As of Thursday, August 10, 2017
Are you planning to be on the water for the eclipse? The Oregon State Marine Board, marine law enforcement and boating facility providers offer boating safety tips so everyone can have an unforgettable time on the water.
• Arrive early. Expect gridlock on highways and access points before, during and after the event. Once out on the water, plan to stay a while. If a boating facility is at capacity, have a backup plan for where to go. Single cars that park in boat trailer parking may be ticketed or towed. Parking on road shoulders or in the grass is discouraged due to potential fire hazards and could impede emergency responders.
• Have plenty of food, water, and anchor line. It's also highly recommended to have a port-a-potty and to take advantage of floating restrooms. Leave no trace; dispose of garbage properly.
• Prep your boat ahead of time. Avoid prepping the boat at the ramp to keep the ramp clear for efficient launching and retrieving for others. Paddlers are urged to use the bank to launch and retrieve.
• Anchor or beach the boat during the different phases and totality. With congested waterways comes the increased risk of collisions. It's best to find a good spot and stay put. If you need to be underway, go slow and be aware of what's directly in front and to the sides of you. Expect people in float toys and wading in the water near the shoreline.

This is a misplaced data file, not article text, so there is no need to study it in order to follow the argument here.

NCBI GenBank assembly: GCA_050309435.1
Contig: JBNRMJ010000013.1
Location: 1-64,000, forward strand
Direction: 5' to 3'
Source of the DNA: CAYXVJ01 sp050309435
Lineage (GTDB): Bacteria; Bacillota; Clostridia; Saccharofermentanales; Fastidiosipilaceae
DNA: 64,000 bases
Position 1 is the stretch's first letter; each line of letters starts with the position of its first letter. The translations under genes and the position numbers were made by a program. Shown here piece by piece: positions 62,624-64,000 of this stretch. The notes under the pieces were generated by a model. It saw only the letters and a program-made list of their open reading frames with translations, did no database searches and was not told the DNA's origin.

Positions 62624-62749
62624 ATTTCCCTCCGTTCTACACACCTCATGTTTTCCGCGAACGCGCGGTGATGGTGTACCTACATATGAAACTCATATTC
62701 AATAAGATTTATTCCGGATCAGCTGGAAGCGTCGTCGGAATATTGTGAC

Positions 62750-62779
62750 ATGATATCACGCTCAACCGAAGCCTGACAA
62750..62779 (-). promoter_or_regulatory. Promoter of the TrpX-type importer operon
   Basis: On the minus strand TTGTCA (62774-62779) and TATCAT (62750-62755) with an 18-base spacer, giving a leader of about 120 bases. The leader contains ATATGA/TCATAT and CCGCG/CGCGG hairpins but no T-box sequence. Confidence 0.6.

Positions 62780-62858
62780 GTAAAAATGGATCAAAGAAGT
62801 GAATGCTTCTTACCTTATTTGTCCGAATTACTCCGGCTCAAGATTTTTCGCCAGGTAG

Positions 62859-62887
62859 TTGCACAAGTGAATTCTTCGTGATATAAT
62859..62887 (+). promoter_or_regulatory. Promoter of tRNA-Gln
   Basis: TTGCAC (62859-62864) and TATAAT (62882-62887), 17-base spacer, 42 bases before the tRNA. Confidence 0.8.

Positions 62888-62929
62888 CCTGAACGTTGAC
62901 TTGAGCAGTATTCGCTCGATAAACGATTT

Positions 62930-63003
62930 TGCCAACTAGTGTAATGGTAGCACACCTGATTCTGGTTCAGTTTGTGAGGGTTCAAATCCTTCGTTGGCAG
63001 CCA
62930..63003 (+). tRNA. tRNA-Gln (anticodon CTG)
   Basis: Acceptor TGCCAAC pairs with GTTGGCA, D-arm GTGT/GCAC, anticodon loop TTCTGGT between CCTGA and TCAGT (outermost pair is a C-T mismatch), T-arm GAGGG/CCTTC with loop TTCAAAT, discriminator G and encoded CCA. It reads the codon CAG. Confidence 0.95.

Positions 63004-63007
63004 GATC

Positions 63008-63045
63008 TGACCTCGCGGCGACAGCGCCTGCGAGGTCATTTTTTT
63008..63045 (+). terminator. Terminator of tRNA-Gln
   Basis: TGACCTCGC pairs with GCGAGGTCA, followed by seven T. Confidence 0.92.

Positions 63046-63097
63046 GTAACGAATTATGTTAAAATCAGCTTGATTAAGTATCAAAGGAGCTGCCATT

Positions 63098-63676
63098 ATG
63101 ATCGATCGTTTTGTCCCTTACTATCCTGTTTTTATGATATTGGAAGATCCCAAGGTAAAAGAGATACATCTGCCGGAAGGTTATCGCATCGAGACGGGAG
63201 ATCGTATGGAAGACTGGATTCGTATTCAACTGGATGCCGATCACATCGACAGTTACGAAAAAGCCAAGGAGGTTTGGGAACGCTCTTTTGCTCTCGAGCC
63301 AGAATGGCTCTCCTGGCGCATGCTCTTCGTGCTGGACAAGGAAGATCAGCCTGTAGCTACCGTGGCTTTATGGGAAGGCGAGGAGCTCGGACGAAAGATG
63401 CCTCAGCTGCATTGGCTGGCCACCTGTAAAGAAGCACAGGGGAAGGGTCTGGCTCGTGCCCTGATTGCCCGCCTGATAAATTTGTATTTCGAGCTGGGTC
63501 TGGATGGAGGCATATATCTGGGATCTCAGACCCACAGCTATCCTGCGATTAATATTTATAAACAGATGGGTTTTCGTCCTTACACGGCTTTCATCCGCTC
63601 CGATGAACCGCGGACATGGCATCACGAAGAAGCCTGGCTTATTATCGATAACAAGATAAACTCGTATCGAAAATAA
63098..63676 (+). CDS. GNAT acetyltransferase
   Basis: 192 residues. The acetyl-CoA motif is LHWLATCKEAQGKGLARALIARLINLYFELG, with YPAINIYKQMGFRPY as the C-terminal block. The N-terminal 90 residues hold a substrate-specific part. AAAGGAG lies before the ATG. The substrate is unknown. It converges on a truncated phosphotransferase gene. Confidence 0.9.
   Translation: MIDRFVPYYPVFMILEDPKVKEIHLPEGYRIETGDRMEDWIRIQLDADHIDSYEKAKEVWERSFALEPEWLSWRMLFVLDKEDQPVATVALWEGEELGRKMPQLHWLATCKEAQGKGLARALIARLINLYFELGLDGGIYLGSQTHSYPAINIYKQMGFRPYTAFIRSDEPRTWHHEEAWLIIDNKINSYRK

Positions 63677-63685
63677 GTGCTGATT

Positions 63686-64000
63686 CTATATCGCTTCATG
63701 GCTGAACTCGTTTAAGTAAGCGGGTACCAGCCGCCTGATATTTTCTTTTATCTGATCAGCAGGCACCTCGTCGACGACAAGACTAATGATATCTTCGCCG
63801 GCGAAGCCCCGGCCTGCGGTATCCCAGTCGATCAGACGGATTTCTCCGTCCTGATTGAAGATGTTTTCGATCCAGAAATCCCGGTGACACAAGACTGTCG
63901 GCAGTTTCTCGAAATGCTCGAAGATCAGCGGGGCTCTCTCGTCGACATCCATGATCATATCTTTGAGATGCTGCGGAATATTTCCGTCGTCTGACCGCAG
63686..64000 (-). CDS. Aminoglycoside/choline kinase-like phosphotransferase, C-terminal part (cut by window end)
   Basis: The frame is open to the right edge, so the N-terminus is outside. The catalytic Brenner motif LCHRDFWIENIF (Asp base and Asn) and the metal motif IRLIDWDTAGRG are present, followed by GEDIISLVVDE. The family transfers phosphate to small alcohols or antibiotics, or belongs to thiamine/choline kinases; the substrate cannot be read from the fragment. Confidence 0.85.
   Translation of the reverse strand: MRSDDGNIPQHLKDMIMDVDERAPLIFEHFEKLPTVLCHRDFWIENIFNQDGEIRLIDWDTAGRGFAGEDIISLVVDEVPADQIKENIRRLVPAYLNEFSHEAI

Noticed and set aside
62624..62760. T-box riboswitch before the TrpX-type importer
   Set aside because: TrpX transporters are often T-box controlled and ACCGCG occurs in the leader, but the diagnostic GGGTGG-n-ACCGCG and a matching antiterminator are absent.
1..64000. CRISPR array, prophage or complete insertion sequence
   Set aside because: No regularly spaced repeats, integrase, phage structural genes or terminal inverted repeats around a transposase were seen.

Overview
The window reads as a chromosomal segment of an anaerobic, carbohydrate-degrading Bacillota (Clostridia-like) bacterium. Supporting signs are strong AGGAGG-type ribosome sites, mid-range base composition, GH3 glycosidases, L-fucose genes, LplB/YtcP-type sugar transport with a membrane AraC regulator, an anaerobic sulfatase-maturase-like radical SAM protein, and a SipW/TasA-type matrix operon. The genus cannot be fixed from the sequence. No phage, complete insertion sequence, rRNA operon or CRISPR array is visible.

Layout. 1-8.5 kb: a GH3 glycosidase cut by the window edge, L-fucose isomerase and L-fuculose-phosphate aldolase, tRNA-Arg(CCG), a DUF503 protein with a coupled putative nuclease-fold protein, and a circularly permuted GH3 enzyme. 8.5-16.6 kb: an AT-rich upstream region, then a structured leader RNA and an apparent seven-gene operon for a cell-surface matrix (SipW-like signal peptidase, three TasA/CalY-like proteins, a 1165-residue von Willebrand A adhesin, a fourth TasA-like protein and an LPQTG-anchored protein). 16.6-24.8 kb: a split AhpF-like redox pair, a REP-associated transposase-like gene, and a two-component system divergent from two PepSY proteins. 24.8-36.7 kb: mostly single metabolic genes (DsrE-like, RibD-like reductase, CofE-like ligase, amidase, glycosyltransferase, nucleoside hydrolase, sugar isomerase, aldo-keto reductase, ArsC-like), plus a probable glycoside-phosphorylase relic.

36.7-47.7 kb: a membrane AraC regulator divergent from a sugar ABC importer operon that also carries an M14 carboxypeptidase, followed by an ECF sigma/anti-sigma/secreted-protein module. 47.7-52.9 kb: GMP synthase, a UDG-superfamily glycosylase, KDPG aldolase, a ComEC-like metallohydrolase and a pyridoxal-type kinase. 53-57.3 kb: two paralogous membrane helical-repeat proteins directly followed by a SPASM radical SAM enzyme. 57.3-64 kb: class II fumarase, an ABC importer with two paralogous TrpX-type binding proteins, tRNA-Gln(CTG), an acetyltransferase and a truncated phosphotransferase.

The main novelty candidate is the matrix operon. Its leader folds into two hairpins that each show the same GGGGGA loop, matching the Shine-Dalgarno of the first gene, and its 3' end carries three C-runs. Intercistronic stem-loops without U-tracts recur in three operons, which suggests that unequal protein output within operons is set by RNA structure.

• Have special viewing glasses for the eclipse and avoid looking in the sky for long periods of time. Alternate between the viewing glasses and regular sun glasses to protect your eyes from not only the sun, but the glare off the water.
• Observe all regulations, including slow-no wake rules at boat ramps, marinas or moorages, floating home moorages and people working at water level. As an added courtesy, operate at slow-no wake speeds within 100 feet of other boaters.
All boating and night time navigation rules apply. Running lights are required during the eclipse and anchor lights are required for power-driven boats and sailboats at anchor. Nonmotorized boats can use a flashlight or lighted lantern. It's important to be seen during the two minutes of darkness.
Law enforcement will be on the water, paying close attention to boats operating unsafely during the eclipse. The fine for unsafe boating is $465, so be patient, courteous, and stay on the water a while to fully enjoy this once-in-a-lifetime event.
To find a boating facility in the path of totality and other eclipse resources, visit http://www.oregon. gov/OSMB/Pages/Eclipse.aspx.
Facility closures are displayed with an orange boat icon on the map layer.